You can thankfully also use a standard nano-SIM in the new iPads, but it has yet to be confirmed that if you sign up for a data plan on the new Apple SIM it will still work if taken out and moved into a non-apple device?

If the answer was no, then this annoyance would likely go unnoticed by most, as only a fraction of iPad buyers opt for the cellular capable option.  However, if this was used in the next iPhone launch, the Apple SIM could tie Apple devices and numbers together making an iPhone to iPhone upgrade painless, but an iPhone to a competitor a difficult or impossible task.

If this was to come into play, it may fly in the States where Apple has stronger control over network carriers and a history of less flexible mobile options.  But here in Europe, it would likely be slammed by anti-trust laws for unfair competitor practises. Apple’s new SIM may be both a starting point and a testing bed laying low in new 4G iPads, but things will escalate extremely quickly if it makes the jump over to iPhones in the future.

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Yahoo! finds success in mobile

 

Not long ago we saw Marissa Mayer, Yahoo! CEO make the statement that they had missed a huge opportunity in mobile. Since then Yahoo! has been hard at work enhancing its modern mobile portfolio with a sequence of clever acquisitions of mobile app development houses.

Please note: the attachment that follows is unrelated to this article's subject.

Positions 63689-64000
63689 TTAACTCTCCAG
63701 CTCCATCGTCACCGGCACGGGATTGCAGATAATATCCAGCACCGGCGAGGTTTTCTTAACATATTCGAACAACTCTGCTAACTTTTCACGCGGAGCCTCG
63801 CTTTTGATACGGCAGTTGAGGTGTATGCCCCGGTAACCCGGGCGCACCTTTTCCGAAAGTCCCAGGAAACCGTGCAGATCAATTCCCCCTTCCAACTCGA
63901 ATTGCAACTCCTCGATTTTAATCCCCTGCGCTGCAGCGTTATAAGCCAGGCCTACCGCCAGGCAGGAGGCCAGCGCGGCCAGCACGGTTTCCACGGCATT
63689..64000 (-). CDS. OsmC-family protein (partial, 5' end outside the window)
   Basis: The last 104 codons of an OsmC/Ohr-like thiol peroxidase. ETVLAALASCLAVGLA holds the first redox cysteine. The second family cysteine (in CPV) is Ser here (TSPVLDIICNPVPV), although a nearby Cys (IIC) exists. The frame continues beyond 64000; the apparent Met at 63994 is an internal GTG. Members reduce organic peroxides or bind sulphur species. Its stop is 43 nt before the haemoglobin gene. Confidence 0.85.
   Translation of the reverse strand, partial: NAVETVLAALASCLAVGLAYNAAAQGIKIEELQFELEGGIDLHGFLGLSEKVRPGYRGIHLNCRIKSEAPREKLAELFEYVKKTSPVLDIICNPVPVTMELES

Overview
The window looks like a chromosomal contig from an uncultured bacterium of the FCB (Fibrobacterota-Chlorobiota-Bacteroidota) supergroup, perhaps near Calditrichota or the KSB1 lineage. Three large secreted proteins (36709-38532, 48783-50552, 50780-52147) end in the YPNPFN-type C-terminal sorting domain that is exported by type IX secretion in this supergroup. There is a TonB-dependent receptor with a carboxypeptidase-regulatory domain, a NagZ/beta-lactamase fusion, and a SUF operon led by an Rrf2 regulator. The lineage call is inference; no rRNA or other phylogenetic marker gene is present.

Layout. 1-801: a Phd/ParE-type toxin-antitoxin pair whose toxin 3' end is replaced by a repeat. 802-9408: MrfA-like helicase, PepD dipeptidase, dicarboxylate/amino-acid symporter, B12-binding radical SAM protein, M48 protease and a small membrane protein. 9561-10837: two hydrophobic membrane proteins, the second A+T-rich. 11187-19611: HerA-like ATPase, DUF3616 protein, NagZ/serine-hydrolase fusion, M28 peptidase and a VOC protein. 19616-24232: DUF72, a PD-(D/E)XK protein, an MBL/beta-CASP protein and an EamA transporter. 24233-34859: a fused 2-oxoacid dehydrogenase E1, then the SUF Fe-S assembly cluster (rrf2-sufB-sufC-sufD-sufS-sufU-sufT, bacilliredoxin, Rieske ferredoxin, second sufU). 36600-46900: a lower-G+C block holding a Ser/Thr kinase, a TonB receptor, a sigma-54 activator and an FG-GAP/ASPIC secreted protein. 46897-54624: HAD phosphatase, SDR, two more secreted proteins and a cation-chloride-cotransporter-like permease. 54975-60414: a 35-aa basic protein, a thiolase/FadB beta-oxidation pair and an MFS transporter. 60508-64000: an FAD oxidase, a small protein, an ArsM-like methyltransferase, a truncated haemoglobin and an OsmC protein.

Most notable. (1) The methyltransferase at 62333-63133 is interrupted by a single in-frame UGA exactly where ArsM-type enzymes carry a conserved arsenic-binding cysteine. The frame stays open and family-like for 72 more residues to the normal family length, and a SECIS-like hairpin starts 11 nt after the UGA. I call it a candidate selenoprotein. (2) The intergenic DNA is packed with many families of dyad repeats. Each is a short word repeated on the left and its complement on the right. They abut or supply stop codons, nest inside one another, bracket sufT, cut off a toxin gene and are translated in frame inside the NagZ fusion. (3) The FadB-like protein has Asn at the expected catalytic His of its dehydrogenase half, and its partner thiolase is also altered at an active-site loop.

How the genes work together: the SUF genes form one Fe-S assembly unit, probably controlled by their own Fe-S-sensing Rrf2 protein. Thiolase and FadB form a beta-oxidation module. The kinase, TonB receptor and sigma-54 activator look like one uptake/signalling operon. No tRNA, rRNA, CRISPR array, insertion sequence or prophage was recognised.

With the company revealing its latest quarterly earnings with mobile revenues in excess of $200 million, they estimate growth revenues in mobile to exceed $1.2 billion by the end of this year.

Over the past 10 months Yahoo!’s mobile acquisitions have included Snapchat clone “Blink”, messaging app “MessageMe”, home screen app “Aviate” and mobile analytics startup “Flurry”. In addition to their existing apps these start-ups were also tasked with creating the new Yahoo! App suite including News, Sport and Weather. The surprisingly high quality of these apps have earned them a recent surge in consumer interest and the spin off has been that consumers are returning to use Yahoo! Services.